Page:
A precautionary boil water notice was issued for 7 communities on Saturday after a water main break caused a loss of pressure.
The advisory initially covered 23 Metro Detroit communities Saturday morning, but was updated to include only 7 by Sunday afternoon. The advisory was lifted for the following communities: Chesterfield Township, Clinton Township, Flint, Flint Township, Lenox Township, Rochester Hills, Pontiac, Auburn Hills, Mayfield Township, Macomb Township, City of New Haven, Orion Township, Utica, Troy, Sterling Heights and Lapeer.
Officials say that crews have identified the location of a leak on a 120-inch water transmission main that distributes finished drinking water from a Lake Huron water treatment facility. According to Great Lakes Water Authority, an estimated 935,000 people were impacted as of Saturday morning. Officials are investigating the cause of the water main break.
As of Sunday crews have isolated the break and have begun the process of removing water from the site to prepare the area for repairs. According to GLWA, the estimated timeframe for repairs and water quality testing is two weeks.
Michigan Gov. Gretchen Whitmer activated the State Emergency Operations Center (SEOC) at 4 p.m. Saturday to respond to the ongoing water main break.
I’ve declared a state of emergency for Lapeer, Macomb, Oakland, and St. Clair counties following yesterday’s water main break resulting in a Boil Water Advisory.— Governor Gretchen Whitmer (@GovWhitmer) August 14, 2022
We’re drawing on every resource we have and taking every action necessary to get impacted families the help they need. pic.twitter.com/3mQVOQvmU4
“Our top priority right now is protecting the public health and safety of Michigan residents until this water main is fixed as quickly as possible,” said Gov. Gretchen Whitmer. “I have activated the State Emergency Operations Center to ensure that every possible resource is available to GLWA and the impacted communities to accomplish that goal. I’m grateful to all of the first responders, utility workers, leadership at the county and municipal levels, and everyone else who is working hard to make sure our neighbors have safe water. We will continue to work with local officials and are prepared to offer the full weight of state resources to get the job done.”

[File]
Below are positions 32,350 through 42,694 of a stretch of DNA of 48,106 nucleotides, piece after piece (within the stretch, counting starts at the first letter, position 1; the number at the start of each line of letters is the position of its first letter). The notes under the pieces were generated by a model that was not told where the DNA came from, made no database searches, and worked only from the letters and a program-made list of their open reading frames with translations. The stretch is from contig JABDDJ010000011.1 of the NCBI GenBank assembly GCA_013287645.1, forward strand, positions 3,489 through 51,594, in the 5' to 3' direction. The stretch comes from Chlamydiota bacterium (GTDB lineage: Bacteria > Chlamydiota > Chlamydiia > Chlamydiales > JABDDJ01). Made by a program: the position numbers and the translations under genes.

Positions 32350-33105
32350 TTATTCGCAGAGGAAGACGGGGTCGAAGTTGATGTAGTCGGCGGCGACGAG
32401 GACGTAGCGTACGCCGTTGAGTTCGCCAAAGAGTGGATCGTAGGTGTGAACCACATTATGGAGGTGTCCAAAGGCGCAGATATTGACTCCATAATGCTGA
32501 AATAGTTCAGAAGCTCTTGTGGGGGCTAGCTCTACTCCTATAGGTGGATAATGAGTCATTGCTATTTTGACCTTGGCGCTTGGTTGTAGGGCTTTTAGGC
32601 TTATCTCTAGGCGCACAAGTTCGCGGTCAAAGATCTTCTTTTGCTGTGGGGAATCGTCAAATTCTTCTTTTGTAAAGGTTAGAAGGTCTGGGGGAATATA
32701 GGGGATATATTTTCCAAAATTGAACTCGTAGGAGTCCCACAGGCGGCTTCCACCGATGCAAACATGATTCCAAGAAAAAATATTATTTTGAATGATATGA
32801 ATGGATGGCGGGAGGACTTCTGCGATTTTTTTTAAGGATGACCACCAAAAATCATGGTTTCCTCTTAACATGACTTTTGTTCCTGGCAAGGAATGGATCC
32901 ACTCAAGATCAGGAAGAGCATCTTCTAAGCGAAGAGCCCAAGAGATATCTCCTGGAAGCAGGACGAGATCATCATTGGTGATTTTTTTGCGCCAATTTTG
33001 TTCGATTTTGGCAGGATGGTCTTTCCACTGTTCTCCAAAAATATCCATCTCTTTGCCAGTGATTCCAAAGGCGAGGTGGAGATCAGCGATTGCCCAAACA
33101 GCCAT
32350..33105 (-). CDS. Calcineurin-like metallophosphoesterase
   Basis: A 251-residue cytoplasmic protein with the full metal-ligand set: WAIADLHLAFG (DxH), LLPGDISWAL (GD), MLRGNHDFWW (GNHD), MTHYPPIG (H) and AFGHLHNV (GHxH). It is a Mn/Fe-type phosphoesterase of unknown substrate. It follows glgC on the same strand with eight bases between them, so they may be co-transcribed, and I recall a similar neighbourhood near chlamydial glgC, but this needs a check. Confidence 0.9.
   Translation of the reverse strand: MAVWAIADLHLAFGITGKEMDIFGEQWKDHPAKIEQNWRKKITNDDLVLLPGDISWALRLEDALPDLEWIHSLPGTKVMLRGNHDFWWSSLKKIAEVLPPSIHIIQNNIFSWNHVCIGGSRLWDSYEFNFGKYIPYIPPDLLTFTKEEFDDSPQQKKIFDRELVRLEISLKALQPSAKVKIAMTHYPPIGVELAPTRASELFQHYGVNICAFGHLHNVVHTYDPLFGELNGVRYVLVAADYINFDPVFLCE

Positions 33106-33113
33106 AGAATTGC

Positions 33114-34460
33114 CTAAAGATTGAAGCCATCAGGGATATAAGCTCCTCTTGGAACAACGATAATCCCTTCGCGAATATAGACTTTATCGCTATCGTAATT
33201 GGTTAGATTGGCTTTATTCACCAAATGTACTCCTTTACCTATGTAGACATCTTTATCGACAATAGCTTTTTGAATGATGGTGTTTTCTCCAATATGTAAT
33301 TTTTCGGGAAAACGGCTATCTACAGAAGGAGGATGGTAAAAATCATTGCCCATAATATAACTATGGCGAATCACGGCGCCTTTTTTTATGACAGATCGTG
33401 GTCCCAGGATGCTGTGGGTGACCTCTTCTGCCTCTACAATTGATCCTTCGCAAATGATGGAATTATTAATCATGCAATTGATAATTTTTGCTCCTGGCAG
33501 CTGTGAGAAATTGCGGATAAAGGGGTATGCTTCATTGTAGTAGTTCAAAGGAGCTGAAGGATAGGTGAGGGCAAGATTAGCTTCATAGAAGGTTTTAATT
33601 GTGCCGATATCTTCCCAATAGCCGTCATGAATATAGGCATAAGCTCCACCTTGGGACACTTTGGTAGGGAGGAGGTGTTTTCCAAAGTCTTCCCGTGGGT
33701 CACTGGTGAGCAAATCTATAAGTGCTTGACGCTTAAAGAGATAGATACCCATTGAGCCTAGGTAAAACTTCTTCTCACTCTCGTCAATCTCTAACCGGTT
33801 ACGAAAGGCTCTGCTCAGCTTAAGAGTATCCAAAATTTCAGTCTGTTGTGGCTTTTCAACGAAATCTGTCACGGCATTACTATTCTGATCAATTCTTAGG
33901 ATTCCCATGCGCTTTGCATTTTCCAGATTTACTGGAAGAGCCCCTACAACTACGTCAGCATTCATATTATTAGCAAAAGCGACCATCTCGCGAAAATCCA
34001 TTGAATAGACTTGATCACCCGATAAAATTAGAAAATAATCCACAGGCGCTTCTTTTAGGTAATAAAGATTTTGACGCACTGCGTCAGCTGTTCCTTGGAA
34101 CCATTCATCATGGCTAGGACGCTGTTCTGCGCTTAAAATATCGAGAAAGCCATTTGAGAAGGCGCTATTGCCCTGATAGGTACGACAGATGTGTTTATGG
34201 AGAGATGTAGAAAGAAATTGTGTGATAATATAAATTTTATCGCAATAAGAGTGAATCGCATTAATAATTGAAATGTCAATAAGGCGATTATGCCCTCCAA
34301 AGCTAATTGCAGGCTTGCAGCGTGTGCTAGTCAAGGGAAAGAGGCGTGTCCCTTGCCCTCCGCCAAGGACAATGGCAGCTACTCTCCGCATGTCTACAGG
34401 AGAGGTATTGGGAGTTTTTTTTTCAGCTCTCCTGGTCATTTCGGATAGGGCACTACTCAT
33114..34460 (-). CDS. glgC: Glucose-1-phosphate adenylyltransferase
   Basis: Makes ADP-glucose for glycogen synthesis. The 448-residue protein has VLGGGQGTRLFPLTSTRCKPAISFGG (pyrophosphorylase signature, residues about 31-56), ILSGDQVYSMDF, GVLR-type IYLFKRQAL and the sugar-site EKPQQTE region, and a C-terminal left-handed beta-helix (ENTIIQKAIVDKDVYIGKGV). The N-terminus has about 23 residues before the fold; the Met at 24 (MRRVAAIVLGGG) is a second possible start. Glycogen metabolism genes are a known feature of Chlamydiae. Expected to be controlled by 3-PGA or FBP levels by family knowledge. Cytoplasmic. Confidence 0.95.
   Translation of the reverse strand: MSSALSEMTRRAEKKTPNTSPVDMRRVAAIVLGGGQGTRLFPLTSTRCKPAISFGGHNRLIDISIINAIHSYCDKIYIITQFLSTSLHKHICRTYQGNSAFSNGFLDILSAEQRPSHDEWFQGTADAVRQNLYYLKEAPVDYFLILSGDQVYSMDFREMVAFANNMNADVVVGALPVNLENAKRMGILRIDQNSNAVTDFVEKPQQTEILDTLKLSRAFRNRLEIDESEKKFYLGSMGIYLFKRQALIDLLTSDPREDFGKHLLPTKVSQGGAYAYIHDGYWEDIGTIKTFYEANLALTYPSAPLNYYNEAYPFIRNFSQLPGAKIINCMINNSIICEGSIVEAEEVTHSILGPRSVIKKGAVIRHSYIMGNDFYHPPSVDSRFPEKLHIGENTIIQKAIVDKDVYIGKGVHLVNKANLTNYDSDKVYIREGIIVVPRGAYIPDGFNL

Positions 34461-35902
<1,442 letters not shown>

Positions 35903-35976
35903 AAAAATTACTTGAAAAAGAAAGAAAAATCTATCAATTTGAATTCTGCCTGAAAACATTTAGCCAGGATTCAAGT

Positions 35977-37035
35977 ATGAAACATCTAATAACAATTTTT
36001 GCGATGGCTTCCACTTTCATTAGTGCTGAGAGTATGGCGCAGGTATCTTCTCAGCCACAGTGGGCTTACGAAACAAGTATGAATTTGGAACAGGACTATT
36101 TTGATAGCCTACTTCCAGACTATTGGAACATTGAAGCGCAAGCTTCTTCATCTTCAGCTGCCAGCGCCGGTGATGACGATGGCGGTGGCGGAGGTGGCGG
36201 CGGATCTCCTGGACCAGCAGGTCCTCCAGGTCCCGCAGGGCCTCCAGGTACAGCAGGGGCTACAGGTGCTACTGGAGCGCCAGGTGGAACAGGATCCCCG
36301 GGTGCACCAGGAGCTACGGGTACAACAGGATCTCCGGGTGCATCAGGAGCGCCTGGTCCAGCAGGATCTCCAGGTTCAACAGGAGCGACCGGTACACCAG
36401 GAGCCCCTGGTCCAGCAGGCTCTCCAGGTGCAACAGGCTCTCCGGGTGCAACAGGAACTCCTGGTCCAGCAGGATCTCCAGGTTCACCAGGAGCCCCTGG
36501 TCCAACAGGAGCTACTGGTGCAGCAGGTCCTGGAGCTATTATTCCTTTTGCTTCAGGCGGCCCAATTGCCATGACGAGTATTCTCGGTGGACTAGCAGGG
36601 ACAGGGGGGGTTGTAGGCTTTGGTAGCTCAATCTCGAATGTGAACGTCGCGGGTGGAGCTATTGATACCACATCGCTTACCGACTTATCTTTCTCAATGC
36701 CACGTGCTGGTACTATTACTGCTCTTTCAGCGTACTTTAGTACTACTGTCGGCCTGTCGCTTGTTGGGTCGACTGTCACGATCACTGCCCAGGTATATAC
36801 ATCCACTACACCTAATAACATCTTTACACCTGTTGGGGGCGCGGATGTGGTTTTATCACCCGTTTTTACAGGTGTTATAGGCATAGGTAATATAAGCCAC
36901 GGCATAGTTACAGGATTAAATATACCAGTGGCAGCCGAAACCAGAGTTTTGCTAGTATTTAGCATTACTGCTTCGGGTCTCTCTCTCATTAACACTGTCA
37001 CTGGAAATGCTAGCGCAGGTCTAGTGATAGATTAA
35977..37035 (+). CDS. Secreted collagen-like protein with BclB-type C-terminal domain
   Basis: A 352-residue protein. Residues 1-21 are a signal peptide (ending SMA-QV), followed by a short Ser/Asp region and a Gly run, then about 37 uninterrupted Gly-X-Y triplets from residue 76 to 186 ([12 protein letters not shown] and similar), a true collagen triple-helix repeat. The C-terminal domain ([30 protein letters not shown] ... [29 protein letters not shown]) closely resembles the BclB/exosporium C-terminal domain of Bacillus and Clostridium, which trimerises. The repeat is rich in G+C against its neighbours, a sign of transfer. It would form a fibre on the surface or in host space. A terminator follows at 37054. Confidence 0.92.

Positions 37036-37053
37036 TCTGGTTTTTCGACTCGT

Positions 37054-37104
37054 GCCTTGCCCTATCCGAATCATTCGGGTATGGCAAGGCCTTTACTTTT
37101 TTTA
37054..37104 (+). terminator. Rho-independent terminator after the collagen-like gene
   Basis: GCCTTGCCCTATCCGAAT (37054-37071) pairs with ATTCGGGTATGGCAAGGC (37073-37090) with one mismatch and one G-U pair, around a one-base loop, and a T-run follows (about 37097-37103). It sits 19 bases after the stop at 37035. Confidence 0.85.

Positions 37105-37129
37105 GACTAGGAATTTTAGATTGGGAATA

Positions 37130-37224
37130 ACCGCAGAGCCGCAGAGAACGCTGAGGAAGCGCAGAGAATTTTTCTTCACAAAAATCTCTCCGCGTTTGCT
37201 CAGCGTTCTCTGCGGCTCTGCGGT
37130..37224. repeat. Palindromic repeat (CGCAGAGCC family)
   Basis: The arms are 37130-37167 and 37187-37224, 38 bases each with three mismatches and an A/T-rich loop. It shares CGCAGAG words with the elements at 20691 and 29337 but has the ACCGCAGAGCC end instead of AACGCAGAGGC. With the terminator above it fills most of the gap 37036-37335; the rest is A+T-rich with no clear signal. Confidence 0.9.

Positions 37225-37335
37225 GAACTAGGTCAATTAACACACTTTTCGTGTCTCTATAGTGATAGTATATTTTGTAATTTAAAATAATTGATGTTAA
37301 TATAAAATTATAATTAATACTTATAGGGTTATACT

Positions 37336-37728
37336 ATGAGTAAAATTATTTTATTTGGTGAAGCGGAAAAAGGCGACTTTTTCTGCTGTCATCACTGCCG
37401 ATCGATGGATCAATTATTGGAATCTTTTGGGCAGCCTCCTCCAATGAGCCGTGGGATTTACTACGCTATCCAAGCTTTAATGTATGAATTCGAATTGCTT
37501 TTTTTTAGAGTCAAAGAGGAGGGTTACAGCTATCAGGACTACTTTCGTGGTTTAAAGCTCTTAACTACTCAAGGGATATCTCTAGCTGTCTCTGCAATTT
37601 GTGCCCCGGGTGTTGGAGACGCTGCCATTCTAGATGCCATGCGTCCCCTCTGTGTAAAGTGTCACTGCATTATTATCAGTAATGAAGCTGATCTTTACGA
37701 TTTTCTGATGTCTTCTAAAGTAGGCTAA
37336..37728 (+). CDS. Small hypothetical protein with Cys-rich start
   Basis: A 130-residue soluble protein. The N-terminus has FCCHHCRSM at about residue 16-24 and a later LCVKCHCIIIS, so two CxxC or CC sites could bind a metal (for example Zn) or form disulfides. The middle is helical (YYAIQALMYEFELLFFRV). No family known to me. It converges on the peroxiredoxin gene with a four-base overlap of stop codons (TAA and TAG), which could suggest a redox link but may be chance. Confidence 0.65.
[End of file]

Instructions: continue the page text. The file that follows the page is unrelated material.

Officials with the GLWA have been working to repair the broken water main. When a water system loses pressure, there’s a risk of bacterial contamination. As a result, precautionary measures have been taken.
GLWA states that crews will open emergency connections to other mains once the leak is isolated to restore flow to those impacted.
Residents are urged not to drink the water without boiling it first. Those wanting to consume the water are to boil it for at least one minute and then let it cool before use. This advisory is for drinking, making ice, washing dishes, brushing teeth and preparing food until further notice.
The Great Lakes Water Authority provided the following update to the 120-inch Water Transmission Main Break and Boil Water Advisory, as of 11:30 a.m. on August 14, 2022. Please see GLWA’s website for the full release and updates as available: https://t.co/oQNO2Vx4Sn pic.twitter.com/jaFO3PbU6v— Great Lakes Water Authority (@glwatermi) August 14, 2022
You can see a list of the affected areas below.
- The Village of Almont
- Bruce Township
- Burtchville Township
- City of Imlay City
- City of Rochester
- City of Romeo (Just the industrial park, not the entire city)
- Shelby Township
- Washington Township